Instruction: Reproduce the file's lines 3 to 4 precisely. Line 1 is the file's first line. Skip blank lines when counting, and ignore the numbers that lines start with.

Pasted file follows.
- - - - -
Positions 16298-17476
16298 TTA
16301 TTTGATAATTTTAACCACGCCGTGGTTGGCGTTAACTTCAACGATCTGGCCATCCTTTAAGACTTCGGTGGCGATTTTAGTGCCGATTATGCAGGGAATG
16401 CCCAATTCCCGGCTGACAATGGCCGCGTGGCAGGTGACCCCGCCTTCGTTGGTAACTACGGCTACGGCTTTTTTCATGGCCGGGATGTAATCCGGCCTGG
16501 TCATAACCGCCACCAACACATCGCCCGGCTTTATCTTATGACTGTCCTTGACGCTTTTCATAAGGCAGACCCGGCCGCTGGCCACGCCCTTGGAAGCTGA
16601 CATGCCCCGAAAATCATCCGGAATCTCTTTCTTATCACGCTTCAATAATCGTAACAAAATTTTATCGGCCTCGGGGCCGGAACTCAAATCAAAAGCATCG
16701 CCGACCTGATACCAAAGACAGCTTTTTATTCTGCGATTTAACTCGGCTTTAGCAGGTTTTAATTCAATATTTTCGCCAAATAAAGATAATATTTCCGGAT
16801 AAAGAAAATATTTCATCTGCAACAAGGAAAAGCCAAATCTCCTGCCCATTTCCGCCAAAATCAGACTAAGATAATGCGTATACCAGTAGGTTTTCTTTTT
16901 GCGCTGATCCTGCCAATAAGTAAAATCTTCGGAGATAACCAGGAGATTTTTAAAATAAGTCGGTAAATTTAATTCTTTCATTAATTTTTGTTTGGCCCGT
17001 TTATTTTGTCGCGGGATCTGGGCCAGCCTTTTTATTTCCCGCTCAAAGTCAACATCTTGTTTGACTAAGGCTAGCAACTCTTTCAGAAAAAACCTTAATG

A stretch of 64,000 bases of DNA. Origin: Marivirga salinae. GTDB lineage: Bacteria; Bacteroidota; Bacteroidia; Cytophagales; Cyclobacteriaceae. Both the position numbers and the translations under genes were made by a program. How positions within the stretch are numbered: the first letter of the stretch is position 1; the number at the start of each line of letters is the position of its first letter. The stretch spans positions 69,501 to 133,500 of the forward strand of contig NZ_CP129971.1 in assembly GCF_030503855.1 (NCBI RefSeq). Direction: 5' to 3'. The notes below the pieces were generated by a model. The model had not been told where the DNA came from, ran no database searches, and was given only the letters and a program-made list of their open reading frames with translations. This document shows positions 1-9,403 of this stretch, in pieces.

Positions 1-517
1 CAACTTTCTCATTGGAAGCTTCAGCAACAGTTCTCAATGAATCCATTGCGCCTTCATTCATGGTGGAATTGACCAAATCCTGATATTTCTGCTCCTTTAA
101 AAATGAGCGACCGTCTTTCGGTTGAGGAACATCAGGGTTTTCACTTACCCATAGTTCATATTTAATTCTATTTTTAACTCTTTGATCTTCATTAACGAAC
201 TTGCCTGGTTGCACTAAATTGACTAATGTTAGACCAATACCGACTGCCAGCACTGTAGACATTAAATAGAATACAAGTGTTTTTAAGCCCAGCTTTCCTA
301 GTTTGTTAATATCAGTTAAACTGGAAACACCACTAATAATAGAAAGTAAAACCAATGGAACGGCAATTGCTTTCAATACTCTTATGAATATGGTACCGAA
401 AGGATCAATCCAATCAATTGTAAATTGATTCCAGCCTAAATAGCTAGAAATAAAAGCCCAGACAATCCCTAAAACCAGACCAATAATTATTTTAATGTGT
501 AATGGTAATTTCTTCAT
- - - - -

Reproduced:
16301 TTTGATAATTTTAACCACGCCGTGGTTGGCGTTAACTTCAACGATCTGGCCATCCTTTAAGACTTCGGTGGCGATTTTAGTGCCGATTATGCAGGGAATG
16401 CCCAATTCCCGGCTGACAATGGCCGCGTGGCAGGTGACCCCGCCTTCGTTGGTAACTACGGCTACGGCTTTTTTCATGGCCGGGATGTAATCCGGCCTGG